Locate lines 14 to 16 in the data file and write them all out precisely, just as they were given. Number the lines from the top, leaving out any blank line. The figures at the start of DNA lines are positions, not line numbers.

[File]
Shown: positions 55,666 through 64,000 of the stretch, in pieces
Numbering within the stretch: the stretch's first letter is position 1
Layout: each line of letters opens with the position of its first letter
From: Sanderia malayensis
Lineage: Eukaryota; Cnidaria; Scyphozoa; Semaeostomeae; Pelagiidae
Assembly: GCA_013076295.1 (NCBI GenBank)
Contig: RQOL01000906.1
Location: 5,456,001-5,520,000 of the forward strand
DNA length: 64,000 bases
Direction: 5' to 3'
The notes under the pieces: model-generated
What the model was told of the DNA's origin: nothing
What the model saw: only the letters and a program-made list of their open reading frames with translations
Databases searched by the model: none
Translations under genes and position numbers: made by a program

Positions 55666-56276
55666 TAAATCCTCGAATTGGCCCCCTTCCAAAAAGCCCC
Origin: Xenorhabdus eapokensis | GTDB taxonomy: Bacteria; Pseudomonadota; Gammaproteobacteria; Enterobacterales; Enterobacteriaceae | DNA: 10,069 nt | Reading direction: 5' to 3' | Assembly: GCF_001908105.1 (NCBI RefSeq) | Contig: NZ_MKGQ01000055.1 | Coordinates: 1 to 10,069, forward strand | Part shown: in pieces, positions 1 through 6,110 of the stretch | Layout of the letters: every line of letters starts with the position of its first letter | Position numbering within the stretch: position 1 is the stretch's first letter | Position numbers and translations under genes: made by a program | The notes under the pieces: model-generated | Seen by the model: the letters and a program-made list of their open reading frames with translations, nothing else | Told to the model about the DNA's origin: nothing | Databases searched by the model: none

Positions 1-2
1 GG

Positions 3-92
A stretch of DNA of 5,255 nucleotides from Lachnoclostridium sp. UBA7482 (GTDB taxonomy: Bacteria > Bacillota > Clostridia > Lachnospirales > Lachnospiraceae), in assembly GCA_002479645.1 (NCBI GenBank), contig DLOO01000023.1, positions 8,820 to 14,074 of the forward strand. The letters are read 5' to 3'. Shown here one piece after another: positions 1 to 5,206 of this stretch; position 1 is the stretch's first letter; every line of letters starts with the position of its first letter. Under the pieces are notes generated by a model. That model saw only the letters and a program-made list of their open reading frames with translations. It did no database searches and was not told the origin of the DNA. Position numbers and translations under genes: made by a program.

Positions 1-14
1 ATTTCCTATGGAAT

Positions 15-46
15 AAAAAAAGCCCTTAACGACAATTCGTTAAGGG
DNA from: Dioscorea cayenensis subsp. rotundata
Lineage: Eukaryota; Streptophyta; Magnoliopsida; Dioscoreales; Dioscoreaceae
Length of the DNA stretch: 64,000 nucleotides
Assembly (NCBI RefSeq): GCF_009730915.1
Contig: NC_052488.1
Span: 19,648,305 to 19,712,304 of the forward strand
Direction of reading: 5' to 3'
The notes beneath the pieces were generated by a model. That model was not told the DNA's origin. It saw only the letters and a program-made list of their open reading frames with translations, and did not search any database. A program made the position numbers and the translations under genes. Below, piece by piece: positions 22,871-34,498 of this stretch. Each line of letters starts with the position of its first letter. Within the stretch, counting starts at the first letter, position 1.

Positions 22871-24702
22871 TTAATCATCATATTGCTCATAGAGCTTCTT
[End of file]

Databases searched by the model: none
Translations under genes and position numbers: made by a program

Positions 55666-56276